For nearly a century, the U.S. Securities and Exchange Commission (SEC) has wielded largely un-checked power over investment mechanics and capital formation. But federal courts are quietly poised to change that. While SEC Chairman Gary Gensler continues to try to broaden his agency's purview, pending federal cases—including two now before the Supreme Court—threaten to existentially diminish the SEC's power, just as the complexities of modern markets reach new heights.
In November, the Supreme Court held oral argument inSEC v. Jarkesy. The case deals with whether the agency's adjudication of fraud claims using its own administrative law judges deprives individuals of their Seventh Amendment right to a jury trial. The justices were all somewhat aligned in skepticism against the SEC’s in-house enforcement practice, with Chief Justice John Roberts coming close to questioning whether the very existence of the SEC enforcement tribunal serves to undermine the Seventh Amendment. That doesn’t bode well for the agency.
A loss in Jarkesy would force the SEC out of its own backyard and into federal court more frequently—a considerably more expensive, time-consuming, and uncertain enforcement process. And while Jarkesy directly threatens the SEC’s authority to enforce, another case on the Court’s docket—set for oral argument on Wednesday—threatens the agency’s basic ability to function as it pleases.
Loper Bright Enterprises v. Raimondo involves a 1976 law requiring fishing vessels to carry federal observers on board and, under certain conditions, pay those observers’ salaries. The National Marine Fisheries Service, a federal agency, decided in 2020 to interpret the law to require payment of those salaries even absent those conditions—an expansive interpretation that the D.C. Circuit Court of Appeals upheld as “reasonable” simply because the statute did not expressly preclude it. The D.C. Circuit relied on the Supreme Court’s framework in Chevron v. Natural Resources Defense Council (1984), which requires courts to give broad deference to an agency’s “reasonable” interpretation of an arguably ambiguous statute. In Loper Bright, the justices will decide whether to do away with so-called “Chevron deference.”
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The loss of Chevron deference would limit an agency’s ability to enhance its regulatory and enforcement power through broadly self-serving interpretations of the congressional statutes that govern the extent of their authority—a mechanism that any federal agency chair would want to keep in their toolbox, particularly when it comes to new technologies that might not be explicitly covered by pre-existing statutes. That consideration is especially relevant for Gensler, who is deeply embroiled in a two-front battle to establish his agency’s control over cryptocurrency—a sector in urgent need of regulation, as the FTX debacle demonstrated.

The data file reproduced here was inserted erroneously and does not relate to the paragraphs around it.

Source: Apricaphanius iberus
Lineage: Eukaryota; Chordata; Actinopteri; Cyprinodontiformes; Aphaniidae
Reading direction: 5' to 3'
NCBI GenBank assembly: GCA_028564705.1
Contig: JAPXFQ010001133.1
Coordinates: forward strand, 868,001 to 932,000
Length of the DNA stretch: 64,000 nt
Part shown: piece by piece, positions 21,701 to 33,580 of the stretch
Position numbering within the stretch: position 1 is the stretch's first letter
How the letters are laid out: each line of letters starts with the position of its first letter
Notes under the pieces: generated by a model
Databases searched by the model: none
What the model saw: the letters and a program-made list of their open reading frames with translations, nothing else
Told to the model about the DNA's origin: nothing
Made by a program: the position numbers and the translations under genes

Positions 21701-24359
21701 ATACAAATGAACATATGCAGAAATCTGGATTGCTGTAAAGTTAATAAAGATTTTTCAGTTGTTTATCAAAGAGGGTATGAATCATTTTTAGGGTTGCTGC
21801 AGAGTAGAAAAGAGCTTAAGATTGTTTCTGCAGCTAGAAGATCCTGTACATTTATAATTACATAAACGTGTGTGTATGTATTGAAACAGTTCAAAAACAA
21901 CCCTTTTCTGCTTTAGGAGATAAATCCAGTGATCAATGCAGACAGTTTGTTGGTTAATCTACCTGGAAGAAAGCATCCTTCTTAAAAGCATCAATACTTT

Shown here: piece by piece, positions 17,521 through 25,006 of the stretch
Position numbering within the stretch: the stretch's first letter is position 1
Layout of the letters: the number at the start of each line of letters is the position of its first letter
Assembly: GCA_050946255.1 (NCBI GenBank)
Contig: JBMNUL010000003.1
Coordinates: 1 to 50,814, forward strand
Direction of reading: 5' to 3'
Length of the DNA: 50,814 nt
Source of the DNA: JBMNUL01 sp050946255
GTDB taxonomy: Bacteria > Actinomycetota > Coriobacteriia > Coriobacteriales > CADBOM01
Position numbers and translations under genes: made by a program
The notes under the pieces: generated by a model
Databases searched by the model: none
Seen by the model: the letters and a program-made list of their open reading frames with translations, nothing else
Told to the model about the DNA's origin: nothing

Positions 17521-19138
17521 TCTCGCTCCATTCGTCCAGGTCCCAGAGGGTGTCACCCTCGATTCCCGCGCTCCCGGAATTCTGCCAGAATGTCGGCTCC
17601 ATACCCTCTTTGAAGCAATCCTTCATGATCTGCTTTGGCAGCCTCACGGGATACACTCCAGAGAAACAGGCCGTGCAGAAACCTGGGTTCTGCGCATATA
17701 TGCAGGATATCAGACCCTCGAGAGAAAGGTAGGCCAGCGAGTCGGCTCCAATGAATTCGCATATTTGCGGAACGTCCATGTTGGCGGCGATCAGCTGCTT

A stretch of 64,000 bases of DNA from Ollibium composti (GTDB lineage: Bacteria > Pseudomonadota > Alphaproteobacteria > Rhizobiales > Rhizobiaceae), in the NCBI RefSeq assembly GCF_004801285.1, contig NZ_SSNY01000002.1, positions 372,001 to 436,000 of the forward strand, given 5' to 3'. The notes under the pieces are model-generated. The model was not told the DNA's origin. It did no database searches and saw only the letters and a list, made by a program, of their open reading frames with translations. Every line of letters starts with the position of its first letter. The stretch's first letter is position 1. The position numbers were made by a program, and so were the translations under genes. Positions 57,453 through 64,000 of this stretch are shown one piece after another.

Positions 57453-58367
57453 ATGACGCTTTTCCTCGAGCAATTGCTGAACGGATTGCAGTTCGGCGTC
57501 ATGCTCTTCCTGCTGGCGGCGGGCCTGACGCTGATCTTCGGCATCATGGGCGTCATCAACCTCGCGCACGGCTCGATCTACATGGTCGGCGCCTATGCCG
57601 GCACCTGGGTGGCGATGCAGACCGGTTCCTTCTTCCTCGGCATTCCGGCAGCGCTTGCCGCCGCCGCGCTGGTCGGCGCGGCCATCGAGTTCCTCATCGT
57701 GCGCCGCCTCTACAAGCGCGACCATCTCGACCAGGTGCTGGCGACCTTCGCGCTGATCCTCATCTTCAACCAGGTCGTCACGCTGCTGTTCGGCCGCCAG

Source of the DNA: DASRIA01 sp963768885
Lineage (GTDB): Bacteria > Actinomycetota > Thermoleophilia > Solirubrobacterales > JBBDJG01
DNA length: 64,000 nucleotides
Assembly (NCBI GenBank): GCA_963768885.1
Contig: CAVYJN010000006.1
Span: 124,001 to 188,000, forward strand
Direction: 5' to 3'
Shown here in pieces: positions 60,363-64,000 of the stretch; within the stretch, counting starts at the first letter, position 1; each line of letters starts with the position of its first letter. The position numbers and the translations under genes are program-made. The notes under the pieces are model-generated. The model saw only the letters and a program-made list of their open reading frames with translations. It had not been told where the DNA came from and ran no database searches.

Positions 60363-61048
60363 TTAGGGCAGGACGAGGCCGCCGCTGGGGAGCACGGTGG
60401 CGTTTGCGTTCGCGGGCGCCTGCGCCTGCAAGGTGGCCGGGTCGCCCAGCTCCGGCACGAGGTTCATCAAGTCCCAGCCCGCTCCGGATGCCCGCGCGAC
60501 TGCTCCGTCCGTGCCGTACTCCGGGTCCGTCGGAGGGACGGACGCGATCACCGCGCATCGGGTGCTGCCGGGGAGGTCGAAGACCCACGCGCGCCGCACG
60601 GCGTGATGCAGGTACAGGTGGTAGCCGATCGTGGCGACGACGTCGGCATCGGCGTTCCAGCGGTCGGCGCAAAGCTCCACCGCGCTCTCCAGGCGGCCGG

While Gensler contends with the Commodity Futures Trading Commission for primary authority to regulate this giant swath of the synthetic asset market, the SEC is also fighting a corresponding battle through lower federal courts, where conflicting decisions threaten to undermine the agency’s position, if not place cryptocurrency out of the agency’s reach altogether.
In July, the Manhattan federal district court found that the crypto token at issue in SEC v. Ripple Labs was not a security in and of itself—that it was a security at the time of its issuance to investors but was not when programmatically sold on exchanges or issued to executives via corporate grants. More recently, the district court denied the SEC’s motion to certify those findings for a speedy interlocutory appeal at the Second Circuit—an expedited appeal on key issues to be heard while the case remains before the district court. Much to the delight of crypto firms, it will therefore be some time before the Second Circuit weighs in on whether cryptocurrency is a traditional security theoretically susceptible to SEC regulation.
One might expect that a ruling from the nation's most prominent federal trial court would hold sway over other courts faced with similar questions, increasing the likelihood of more decisions that come out against SEC regulation of crypto tokens. But in a ruling issued just before the New Year, another judge of the same court sided with the SEC on substantially the same issue, and without so much as referring to the Ripple Labs decision. Regulation by litigation is, after all, an unpredictable strategy and likely an untenable one if the SEC hopes to continue to impose its administrative will.
The SEC has reached its administrative peak under Gensler, on track to finalize 63 new rules within his first four years as chair. Gensler’s previous two predecessors finalized a combined total of just 65. And Gensler has allowed an average public comment period of just 46 days per rule—a substantial decline from those predecessors’ allowances. Founded as a response to the market crash of 1929, the SEC’s increasingly proactive approach is thus at odds with its reactionary constitutional origins—but not necessarily with the regulatory needs of modern market and investment dynamics. That existential tension is coming to a judicial head at a potentially perilous time.
As Justice Neil Gorsuch remarked during November’s oral argument in Jarkesy, “this is not your grandfather’s SEC.” Indeed—Jarkesy, Loper Bright and proliferating crypto cases might just be the three horsemen of the modern SEC apocalypse. At a minimum, by eliminating the SEC’s in-house enforcement mechanism, ending Chevron deference, and complicating the agency’s cryptocurrency purview, federal courts would alter the course of the SEC’s regulatory regime. It remains to be seen whether that would be a good thing.
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